February 25, 2012

All Those Hobbits!

In case you have been waiting for it, here is a genealogy of Lord of the Rings characters, compiled by Emil Johannson. More here at CNN's Geekout Blog.

On law in Tolkien's writings, start with W. H. Stoddard, Law and Institutions in the Shire.

February 24, 2012

Women Writers, 1500-1700

The Folger Shakespeare Library has mounted a new exhibition devoted to women writers, 1500-1700. "Shakespeare's Sisters: Voices of European Women Writers, 1500-1700" runs from February 3 to May 3, 2012. Edward Rothstein reviews it here.

Championing Beckett, Malcolm X, and Erotica

From the New York Times, two appraisals, by Douglas Martin and Charles McGrath, of the career and contributions of Barney Rosset (1922-2012), who guided Grove Press. Over the years, Mr. Rosset defended many of the titles he published, in court and in the media. The work he brought to the attention of the public included Malcolm X's autobiography, Frederick Wiseman's documentary "Titicut Follies," the work of Samuel Beckett, Henry Miller, Eric Berne's "Games People Play," and, oh yes, that Swedish entry, "I Am Curious Yellow."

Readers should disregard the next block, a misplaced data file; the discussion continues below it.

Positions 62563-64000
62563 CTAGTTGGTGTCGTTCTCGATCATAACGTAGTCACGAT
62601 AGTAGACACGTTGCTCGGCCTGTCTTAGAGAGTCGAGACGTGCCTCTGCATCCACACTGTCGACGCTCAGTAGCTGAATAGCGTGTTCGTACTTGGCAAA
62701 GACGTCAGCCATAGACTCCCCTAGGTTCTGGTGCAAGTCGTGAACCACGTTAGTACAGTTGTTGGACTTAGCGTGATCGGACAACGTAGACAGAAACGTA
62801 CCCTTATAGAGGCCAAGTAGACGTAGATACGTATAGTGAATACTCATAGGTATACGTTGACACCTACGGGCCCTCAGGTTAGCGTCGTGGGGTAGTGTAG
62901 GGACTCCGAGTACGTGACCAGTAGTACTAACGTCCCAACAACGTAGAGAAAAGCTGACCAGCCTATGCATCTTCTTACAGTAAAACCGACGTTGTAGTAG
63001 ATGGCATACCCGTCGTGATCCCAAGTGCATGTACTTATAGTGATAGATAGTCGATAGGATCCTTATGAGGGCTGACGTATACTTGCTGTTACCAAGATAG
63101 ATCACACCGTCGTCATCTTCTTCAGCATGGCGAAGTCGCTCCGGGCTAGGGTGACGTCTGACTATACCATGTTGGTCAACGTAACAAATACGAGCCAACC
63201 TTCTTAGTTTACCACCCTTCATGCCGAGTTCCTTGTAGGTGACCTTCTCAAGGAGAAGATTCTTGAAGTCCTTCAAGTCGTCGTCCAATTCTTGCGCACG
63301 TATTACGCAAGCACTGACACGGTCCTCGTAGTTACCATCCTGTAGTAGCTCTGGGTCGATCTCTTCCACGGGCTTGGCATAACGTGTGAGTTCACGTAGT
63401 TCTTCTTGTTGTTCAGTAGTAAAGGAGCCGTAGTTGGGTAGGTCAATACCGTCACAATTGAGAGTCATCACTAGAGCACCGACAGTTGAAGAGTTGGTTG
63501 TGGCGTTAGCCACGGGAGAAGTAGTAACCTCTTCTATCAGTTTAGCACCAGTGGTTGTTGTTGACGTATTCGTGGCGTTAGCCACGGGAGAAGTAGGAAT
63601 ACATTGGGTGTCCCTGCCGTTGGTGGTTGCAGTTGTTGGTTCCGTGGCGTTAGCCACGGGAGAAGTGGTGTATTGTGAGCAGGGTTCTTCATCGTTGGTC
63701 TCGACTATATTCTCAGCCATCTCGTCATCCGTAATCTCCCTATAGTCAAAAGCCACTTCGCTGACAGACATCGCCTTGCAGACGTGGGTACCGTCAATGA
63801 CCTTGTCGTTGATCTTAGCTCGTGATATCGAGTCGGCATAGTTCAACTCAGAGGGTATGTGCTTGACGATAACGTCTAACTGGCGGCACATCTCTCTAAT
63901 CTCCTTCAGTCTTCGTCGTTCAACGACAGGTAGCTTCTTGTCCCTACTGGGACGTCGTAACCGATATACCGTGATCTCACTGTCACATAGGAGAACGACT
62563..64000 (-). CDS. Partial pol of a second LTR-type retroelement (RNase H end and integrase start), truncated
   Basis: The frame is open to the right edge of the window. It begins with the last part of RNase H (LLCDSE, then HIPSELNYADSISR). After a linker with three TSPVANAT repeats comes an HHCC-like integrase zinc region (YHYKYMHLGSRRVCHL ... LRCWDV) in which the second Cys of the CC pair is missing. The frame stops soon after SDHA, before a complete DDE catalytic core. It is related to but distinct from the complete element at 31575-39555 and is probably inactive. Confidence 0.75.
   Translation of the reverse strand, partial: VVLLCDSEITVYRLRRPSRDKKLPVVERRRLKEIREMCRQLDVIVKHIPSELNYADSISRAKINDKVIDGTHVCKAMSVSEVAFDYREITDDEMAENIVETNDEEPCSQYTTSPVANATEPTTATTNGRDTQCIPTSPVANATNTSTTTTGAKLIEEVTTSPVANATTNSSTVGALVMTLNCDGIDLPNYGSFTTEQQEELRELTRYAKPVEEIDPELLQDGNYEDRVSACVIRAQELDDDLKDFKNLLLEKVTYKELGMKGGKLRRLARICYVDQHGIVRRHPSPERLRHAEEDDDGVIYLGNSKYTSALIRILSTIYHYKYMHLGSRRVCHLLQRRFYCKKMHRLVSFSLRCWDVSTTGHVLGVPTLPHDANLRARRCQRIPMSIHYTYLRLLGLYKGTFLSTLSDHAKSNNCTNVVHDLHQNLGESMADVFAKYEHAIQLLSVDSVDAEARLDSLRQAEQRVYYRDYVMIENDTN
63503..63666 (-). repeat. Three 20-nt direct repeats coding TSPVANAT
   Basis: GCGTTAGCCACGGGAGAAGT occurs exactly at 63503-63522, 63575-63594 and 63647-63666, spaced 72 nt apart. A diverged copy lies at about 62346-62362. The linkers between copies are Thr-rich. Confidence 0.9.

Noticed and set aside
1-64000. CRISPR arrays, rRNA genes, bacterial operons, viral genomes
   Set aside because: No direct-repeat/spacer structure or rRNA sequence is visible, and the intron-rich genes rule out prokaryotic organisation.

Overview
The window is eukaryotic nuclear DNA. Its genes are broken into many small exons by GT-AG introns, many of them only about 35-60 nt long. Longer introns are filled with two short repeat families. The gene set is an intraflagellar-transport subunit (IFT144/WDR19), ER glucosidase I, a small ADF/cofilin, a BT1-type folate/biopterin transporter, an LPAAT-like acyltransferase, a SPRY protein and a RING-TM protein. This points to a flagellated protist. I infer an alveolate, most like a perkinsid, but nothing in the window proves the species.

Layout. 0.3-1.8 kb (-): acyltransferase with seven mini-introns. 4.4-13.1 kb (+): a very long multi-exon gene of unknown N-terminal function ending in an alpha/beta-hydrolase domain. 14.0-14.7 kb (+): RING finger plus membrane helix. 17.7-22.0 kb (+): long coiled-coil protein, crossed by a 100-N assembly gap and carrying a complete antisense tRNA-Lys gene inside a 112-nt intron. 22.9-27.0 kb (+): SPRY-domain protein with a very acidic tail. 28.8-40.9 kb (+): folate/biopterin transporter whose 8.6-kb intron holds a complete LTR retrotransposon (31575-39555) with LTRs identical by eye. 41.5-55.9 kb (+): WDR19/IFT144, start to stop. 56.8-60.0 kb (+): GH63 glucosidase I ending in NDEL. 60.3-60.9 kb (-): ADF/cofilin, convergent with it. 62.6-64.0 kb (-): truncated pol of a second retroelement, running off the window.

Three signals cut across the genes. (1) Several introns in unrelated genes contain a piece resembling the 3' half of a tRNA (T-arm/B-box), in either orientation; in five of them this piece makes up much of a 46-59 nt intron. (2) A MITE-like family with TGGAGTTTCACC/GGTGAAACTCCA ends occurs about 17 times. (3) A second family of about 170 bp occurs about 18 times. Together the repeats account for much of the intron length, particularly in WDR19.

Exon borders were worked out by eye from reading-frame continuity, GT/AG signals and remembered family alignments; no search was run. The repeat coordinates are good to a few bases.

February 22, 2012

They're the Greatest

From Bloomberg Law: the 10 Greatest Movie Lines (US and British films only). Comments from Legal Blog Watch here. Which are your favo(u)rites? Some of the choices:

"Here's a dime..." (The Paper Chase)
"I hate lawyers. I just work for them." (Erin Brockovich)
"You can't handle the truth!" (A Few Good Men)

What's Wrong With This Picture